LAST week, Energy Regulatory Commission (ERC) chairman Jose Vicente Salazar took to the media to make a case for one of the two significant regulatory improvements pushed by the Aquino era version of the agency, Retail Competition and Open Access (RCOA). As is usually the case with anything even faintly progressive or customer-friendly contrived by the ERC, the regulator finds itself mounting a defense against a single malcontent, distribution giant Meralco, the nation’s largest electric company.
At the end of last month, the brigade of attorneys that Meralco maintains as a private army filed an urgent petition in the Pasig Regional Trial Court for a temporary restraining order against the Department of Energy (DOE) and the ERC’s implementation of RCOA. It said the measure violated Section 29 of the Electric Power Industry Reform Act (Epira), which stipulates that electric distributors “have the right to engage in the business of supplying electricity to the contestable market.”
The logic behind this particular argument completely escapes me, as it would anyone who has not suffered a comprehensive brain injury.
What RCOA does is provide a framework that first creates a ‘contestable market’ by defining what a ‘contestable customer’ is, and then sets the guidelines by which electric distributors can appeal to those customers to peddle their service. As of now, a contestable customer is defined as one whose average electricity usage is at least 1 MW per month; between now and the end of June 2018, that ceiling will be progressively lowered to 500 kW, which means the contestable market will grow to hundreds of thousands of customers.
The significance of being a ‘contestable customer’ is that it permits one to choose an electric supplier, as opposed to a smaller ‘captive customer,’ who is obliged to purchase supply from the distributor for the franchise area.
Under the contestable market framework, eligible customers in Meralco’s vast franchise area can choose from a number of electric suppliers. They could very well choose Meralco, because nothing about the arrangement diminishes Meralco’s access to the market; all it does is remove Meralco’s franchise-based monopoly and forces the company to compete with other suppliers.
Resistance to that loss of privilege is the obvious subtext in Meralco’s complaint to the court, and in both a legal and logical sense, the argument is completely wrong. But this is nothing new for Meralco; the company has for years adopted a strategy of fiercely defending its territory. The other, somewhat earlier major reform, the Competitive Selection Process (CSP) also met with stiff resistance from the utility giant, for reasons that clearly benefited it alone.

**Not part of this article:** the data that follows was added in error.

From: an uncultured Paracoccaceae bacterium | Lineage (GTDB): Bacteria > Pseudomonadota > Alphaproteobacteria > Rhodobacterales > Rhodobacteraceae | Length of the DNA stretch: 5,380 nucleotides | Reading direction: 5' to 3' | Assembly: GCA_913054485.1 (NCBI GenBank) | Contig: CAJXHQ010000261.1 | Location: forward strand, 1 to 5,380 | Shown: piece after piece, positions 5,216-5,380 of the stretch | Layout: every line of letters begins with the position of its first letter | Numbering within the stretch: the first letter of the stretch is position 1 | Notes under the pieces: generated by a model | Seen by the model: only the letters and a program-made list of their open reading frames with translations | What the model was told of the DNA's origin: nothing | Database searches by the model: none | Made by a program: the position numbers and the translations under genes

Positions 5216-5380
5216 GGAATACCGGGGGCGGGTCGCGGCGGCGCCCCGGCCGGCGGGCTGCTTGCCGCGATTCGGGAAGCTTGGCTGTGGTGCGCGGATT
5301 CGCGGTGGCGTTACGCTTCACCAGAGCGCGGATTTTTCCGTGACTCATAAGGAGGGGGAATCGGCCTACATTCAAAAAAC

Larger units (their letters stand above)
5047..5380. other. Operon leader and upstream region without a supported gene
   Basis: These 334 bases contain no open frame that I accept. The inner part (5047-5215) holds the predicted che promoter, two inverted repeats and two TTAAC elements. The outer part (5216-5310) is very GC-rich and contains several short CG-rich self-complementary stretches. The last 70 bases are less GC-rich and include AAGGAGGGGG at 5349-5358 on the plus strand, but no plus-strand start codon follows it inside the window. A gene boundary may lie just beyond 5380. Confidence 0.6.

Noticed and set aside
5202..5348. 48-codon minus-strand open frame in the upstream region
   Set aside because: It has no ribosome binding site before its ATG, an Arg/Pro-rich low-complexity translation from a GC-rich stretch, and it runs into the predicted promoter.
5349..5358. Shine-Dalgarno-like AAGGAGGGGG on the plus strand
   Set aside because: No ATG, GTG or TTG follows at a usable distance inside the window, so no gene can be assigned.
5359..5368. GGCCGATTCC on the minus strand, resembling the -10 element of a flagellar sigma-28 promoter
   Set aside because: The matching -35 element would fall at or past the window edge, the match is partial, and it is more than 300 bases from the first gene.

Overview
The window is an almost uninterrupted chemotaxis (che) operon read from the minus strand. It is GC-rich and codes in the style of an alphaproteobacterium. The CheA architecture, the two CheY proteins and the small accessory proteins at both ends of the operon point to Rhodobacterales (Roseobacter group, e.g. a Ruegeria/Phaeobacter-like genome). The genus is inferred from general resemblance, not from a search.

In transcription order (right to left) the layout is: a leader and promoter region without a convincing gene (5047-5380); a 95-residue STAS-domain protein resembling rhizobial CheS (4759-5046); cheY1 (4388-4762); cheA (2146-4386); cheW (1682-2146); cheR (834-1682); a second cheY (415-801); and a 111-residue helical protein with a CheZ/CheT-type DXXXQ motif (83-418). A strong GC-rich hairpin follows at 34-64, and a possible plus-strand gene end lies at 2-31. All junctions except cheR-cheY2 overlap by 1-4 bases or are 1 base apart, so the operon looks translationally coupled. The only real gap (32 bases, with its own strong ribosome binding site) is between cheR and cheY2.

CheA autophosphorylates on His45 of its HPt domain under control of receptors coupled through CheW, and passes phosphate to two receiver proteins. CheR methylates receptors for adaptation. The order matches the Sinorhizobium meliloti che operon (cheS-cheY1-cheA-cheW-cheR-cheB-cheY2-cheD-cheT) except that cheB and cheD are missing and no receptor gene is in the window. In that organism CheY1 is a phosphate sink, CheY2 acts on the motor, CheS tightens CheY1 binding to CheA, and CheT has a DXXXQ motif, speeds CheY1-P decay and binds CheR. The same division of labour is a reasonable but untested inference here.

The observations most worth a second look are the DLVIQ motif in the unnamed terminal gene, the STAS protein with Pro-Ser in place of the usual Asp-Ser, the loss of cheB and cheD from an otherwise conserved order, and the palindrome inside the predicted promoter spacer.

Under CSP, electric distributors (like Meralco) are compelled to conduct a bidding process for the electricity supply they purchase from the generation companies; prior to CSP, power supply agreements were usually always simple negotiated contracts. Meralco, being a huge customer, enjoys a distinct advantage, at least here in Luzon where most of the country’s generating assets are concentrated, because for many generators, Meralco is really the only customer they can serve. The company argued strenuously against CSP, using every reason their army of attorneys could muster, and were shot down at every turn (as just a side note, one of those turns was a memorable exchange in an ERC public hearing between a Meralco lawyer and the author, in which the latter emerged victorious).
The standard framework of a few monopolistic giants providing basic utility services collapsed elsewhere in the latter decades of the 20th century, catalyzed by the breakup of the Bell Telephone empire in the US in 1982. Time moves a little slower here—our own telecommunications industry is a monolith that is yet to be cracked—but the trend has been gradually advancing since the embrace of privatization beginning with the Ramos Administration. While some reasonable arguments can be made that basic, vital utilities such as electricity and water should not be privatized, it is a demonstrated fact that privatization, if more than one supplier is involved, does lead to better pricing and better services in proportion to the amount of competition permitted.
Pushing ahead with RCOA will lead to improvements; they will probably not be as significant as most of the country’s long-suffering electric consumers would hope to see, but it will be a start in the right direction. Meralco, which already suffers from a rather dubious public image, would be well-advised to start living in the 21st century, and apply its enormous resources to being competitive rather than relying on cooperative regulation to continue feeding it.